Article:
5 steps to building an effective communication strategy

Bob Aronson said it best. In a lengthy and storied career that saw him work as a broadcast journalist and communications director for a state governor, own his international consulting and coaching firm and write two books about the power of words, there is one line he shared that business leaders should reflect on every day.

M_BlogT_5 steps to building an effective communication strategy

The quote? “If communication is not your top priority, all your other priorities are at risk.”

Bob may have died in 2018 at the age of 79 but his message is more important than ever. In a business world that has never been more competitive, too many organizations continue to make the mistake of putting their energy into areas of their operations that mean little without an iron-clad commitment to communication underpinning them.

It is no surprise that studies have found that 86% of corporate executives, educators and employees cite ineffective communication as a reason for failure in the workplace, while The Holmes Report estimated that enterprise-level businesses (100,000+ employees) lose an average of $62.4 million every year due to poor communication. The financial blow to smaller businesses is just as significant, with those employing 100 people or less losing $420,000 on average.

Be it failing to adequately share internal messages with staff or connect with customers on their platforms of choice, the downside of poor communication processes is immense. Then there are the occasions when something goes wrong – an IT outage, for example – and the ability to quickly inform employees and customers is crucial for minimizing downtime and costs. As Bob alluded, so much of an organization’s success starts with strong communication, just as so many of its failures can be traced back to a lack thereof.

To help you experience more of the former, we have compiled this handy guide on the power of communication. From defining what a communication strategy is, to learning how to implement one, this is one article your employees and customers will be glad you read.

What is a communication strategy?

It’s all in the name. A communication strategy is a blueprint for ensuring cohesive, meaningful and integrated communication with internal and/or external stakeholders. It covers a range of areas including who you are talking to, why you are talking to them, what form of communication to embrace and the best channels to use. It is all about providing clarity to the organization and helping ensure a consistent voice, which will ultimately help achieve the business’s goals.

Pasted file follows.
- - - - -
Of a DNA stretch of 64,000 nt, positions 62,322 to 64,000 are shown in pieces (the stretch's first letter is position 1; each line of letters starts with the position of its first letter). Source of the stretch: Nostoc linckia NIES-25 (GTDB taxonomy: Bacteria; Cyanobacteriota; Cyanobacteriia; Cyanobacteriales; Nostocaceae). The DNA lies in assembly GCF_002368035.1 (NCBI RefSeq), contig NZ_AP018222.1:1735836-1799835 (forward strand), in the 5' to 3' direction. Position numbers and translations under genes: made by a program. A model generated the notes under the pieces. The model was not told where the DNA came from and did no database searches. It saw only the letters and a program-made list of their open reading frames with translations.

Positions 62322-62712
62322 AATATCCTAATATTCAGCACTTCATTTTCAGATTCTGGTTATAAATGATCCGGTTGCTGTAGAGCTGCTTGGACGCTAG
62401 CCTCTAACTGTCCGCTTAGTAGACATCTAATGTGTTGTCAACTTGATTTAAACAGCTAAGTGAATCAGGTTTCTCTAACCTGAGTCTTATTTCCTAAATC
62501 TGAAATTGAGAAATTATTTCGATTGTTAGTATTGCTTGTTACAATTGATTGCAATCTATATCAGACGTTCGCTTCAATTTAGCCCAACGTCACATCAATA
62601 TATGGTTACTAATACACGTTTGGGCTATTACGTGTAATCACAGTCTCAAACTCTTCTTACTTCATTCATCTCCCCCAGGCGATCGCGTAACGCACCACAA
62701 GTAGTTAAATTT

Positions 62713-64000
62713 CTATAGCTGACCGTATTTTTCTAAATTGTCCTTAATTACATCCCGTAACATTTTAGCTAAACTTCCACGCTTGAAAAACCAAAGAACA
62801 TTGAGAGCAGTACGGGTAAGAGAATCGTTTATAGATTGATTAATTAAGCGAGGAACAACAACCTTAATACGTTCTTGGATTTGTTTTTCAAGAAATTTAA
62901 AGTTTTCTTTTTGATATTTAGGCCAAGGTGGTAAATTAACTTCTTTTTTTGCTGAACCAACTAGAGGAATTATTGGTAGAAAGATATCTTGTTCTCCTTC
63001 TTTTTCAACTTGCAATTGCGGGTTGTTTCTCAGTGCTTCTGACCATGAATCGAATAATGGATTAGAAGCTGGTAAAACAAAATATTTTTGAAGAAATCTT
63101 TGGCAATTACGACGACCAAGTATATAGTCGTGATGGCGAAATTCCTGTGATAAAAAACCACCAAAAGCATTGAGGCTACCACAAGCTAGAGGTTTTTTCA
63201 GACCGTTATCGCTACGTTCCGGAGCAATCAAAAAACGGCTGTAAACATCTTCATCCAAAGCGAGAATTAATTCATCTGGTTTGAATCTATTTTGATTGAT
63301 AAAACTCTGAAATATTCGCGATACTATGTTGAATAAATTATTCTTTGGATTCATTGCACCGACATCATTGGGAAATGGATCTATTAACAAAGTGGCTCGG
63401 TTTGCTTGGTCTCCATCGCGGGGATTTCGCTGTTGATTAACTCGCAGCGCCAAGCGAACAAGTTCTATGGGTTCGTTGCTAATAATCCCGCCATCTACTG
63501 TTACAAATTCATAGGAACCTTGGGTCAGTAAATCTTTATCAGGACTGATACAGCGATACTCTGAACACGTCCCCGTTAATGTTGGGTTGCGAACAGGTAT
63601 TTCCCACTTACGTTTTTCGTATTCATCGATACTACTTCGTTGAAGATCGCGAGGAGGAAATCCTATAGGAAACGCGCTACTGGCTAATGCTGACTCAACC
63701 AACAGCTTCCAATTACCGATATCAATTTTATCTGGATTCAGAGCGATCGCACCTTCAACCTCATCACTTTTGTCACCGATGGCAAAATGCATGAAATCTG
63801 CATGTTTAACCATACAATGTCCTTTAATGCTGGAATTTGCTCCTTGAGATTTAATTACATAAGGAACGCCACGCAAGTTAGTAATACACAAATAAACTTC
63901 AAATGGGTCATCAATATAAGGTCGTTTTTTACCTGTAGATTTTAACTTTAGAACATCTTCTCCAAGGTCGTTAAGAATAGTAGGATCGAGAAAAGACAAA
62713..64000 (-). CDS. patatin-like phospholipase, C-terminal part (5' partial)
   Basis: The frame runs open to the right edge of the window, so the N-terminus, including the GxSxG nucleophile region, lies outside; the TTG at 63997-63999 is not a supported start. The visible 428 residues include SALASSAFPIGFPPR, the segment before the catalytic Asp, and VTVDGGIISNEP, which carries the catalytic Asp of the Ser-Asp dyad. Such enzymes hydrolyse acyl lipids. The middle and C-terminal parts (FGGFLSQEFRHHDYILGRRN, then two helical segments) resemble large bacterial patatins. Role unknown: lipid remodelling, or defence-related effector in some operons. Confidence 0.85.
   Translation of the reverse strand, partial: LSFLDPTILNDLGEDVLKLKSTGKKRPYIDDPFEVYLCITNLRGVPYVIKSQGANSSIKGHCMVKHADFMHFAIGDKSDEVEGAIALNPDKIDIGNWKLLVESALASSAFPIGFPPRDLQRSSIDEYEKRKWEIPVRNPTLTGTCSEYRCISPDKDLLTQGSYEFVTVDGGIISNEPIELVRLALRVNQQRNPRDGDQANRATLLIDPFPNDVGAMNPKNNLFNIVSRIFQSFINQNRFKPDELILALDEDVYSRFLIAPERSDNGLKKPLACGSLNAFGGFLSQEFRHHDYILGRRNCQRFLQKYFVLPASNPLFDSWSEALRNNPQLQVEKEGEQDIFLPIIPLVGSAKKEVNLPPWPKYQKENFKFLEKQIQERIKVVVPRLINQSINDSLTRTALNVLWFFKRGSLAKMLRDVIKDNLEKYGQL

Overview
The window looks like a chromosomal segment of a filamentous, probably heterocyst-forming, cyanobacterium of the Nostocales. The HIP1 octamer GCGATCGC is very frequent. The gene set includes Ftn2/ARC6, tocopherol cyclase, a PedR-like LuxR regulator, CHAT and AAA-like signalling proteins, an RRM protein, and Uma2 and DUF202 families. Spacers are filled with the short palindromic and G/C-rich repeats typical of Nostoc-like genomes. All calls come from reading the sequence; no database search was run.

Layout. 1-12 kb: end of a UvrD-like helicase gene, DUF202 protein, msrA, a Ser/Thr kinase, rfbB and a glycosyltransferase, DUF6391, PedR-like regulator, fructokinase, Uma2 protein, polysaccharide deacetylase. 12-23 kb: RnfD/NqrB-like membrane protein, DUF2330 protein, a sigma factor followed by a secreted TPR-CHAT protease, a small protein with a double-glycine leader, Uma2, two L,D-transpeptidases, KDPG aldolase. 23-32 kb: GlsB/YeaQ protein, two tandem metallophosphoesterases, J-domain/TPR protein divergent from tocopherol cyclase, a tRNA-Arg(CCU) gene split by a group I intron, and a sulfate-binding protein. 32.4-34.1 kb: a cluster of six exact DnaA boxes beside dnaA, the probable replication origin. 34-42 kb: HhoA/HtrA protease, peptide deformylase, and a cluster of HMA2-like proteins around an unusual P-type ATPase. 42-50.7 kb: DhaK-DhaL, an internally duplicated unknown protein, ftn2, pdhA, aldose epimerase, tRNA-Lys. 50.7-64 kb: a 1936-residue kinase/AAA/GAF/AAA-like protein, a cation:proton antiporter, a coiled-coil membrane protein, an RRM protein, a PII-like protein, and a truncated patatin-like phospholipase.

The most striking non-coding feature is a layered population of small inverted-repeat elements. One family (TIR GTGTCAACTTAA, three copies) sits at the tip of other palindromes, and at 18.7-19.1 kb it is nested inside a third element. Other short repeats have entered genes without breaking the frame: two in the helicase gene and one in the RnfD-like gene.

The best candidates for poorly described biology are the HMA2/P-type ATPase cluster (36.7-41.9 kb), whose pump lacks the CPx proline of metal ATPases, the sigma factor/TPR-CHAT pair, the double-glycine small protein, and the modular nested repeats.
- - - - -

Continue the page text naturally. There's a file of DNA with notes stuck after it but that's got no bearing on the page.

What are the five steps to developing an effective communication strategy?

Depending on the outcome you are trying to achieve, a communication strategy can be focused and to-the-point or lengthy with extensive detail. Regardless of the style though, there are several key steps to take on the journey from conception to delivery.

  1. Define your goal

    There is nothing worse than putting hours of work into drafting a strategy only to realize you never truly knew what you were hoping to achieve. Take the time at the start of the process to understand your needs and set a clear vision and goal. When you hand the strategy to your team, you want it to be as easy as possible for them to appreciate why it exists in the first place. Working with key colleagues and partners to answer the following questions will help guide the process:

    • What goal or goals do we want to achieve? For example, it may be the need to attract new customers, boost staff productivity or migrate consumers to new platforms.
    • What do we want to say? When sending out new messages, organizations often fall victim to saying more than their target audiences want to hear. Make the effort to prioritize messaging to ensure the people receiving it know exactly what the key points are – and, of course, these should be directly tied to achieving the goals identified in the question above.
    • What does success look like? For example, it may be the need to attract new customers, boost staff productivity or migrate consumers to new platforms.
  2. Know your audience

    You’ve defined the ‘why’. Now it’s time to focus on the ‘who’. The best communications strategies in business are those that have a clear picture of the people who need to receive the message, be it customers, employees, suppliers or the media. A one-size-fits-all strategy is never going to work as different audiences require different approaches, which is why it is advisable to not only identify key targets but the content and delivery methods that best suit them. Keep in mind:

    • Identify audience demographics: consider the basics such as age, gender, location and occupation but you can also broaden this to other details that may help pinpoint your message (eg. interests, marital status)
    • Gather information: take the time to research your target demographic to enable further segmentation. Some of this information may already be available in-house (eg. past staff surveys) or you can reach out to sample groups with requests for such information, making sure to explain that it is needed to improve communications and, in turn, engagement. Options for gathering material include using website and marketing data such as Google Analytics, sending out customer surveys or acquiring information from sales teams.